Steve Jobs' posthumously released biography, now available for pre-order has become a chartbuster on online bookstores. Author Walter Isaacson spent over two years conducting forty exclusive and unprecedented interviews with Jobs and over hundred of his family members, friends, adversaries, competitors and colleagues for the book which chronicles rollercoaster life and searingly intense personality of a creative entrepreneur.

Jobs asked for no control over what was written nor even the right to read it before it was published, the biography description says. His tale is thus both instructive and cautionary, filled with lessons about innovation, character, leadership, and values.

Being a closed-off entrepreneur, Jobs' biography could shed light into his lesser-known personal life, as much as it might deal with what goes inside the Apple headquarters in creating products that made Jobs proud during his keynote address introducing them.

What exactly can you expect from the biography of the visionary CEO?

Future of his Fortune

Jobs' estimated net worth was $7 billion, including his seven per cent stake in Walt Disney Co., acquired from selling Pixar. Unlike his contemporaries, Bill Gates and Warren Buffett, Jobs' lack of efforts in philanthropy were met with criticism, even though the Apple mastermind preferred to keep details and the future of his fortune, private. Speculation has been rife since his death that at least a portion of his vast fortune may go to cancer research or hospitals.

However, Google's Chairman, Eric Schmidt, has hinted that Jobs had laid detailed plans for his fortune, which could possibly be revealed in his upcoming biography.

This is a man whose impact is equal to any global leader, Schmidt told the New York Times. He very much wanted to live and have a third act beyond Apple's success.

As for whether that impact may grow through the wealth he leaves behind, Schmidt said, it is not for me to characterize what will happen with Jobs' fortune. All of that will unfold, he added. I will say that he was a very thoughtful person, and he cared a lot about the world.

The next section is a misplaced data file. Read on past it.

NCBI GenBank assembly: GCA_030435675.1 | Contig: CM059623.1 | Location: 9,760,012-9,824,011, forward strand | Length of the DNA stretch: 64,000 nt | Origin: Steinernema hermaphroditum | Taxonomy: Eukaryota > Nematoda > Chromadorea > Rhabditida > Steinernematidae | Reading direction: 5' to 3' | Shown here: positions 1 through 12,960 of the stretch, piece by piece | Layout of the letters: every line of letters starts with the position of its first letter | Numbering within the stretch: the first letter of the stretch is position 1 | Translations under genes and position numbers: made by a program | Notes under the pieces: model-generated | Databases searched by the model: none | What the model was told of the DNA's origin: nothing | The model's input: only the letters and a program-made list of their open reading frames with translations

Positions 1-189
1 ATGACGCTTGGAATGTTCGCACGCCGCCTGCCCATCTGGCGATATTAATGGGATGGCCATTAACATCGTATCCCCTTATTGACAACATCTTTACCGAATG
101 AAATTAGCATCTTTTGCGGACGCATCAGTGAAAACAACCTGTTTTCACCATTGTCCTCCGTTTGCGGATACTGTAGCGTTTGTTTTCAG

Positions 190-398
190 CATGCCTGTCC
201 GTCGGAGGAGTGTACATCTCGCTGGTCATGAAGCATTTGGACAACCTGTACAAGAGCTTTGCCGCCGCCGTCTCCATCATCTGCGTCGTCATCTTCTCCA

Failures and Unflattering Details

This is a man who made things work, but there would have been instances when things didn't quite work for him.

He put nothing off limits, the description of the biography says. He encouraged the people he knew to speak honestly even foes, former girlfriends, and colleagues he had once fired or infuriated.

Jobs often got things done in ways that infuriated people around him. His friends, foes, and colleagues provide an unvarnished view of the passions, perfectionism, obsessions, artistry, devilry, and compulsion for control that shaped his approach to business and the innovative products that resulted.

He was not a model boss or human being, tidily packaged for emulation. Driven by demons, he could drive those around him to fury and despair.

Why Did he Sell Pixar?

Pixar Animation Studios saw years of unprofitability after Jobs bought it in 1986 from Lucasfilm's computer graphics division. However, after contracting with Disney to produce animation films, Pixar produced box-office hits which were critically acclaimed. In early 2004, Jobs announced that Pixar would seek a new partner, as he had failed to negotiate a new partnership, mainly due to differences between him and then Disney chief Michael Eisner. But a top level change in Disney, with Bob Iger replacing Eisner, resulted in Disney agreeing to purchase Pixar in an all-stock transaction worth $7.4 billion, and Jobs becoming Disney's largest single shareholder with approximately seven per cent of the company's stock.

But why exactly did he do that, especially when the successful Pixar could have found a different partner to do business? Or did he think the merger deal was too good to lose? The biography may have the answers.

Relationship with Estranged Father and Love Child

Jobs' first daughter was Lisa Brennan-Jobs, born in 1978 from his relationship with Bay Area painter Chrisann Brennan. She briefly raised their daughter on welfare when Jobs denied paternity by claiming he was sterile; he later acknowledged Lisa as his daughter.

I've done a lot of things I'm not proud of, such as getting my girlfriend pregnant when I was 23 and the way I handled that, Jobs said in his biography description. But I don't have any skeletons in my closet that can't be allowed out.

Jobs had never met his biological father, Abdulfattah John Jandali, 80, a Syrian-American Muslim and ex-political science professor, even after the latter's public request for a union. Jandali and Joanne Schieble, an American graduate student, were unmarried when Jobs was born in 1955. The baby was adopted by Paul and Clara Jobs of Mountain View, Calif., who named him Steven Paul.

Hints at Future Products

It is being speculated that Jobs' death may have a negative impact on Apple. But according to reports, Jobs had been working for over an year on future Apple products, which included preparing blueprints for next generation iPads, iPods, iPhones and MacBooks. Jobs was also working on the plan approval of spaceship-style Apple headquarters in California, big enough to accommodate 12,000 employees.  

While one cannot expect what exactly the product designs are going to be, Jobs' biography will definitely provide insights into what Apple's future biggies will be.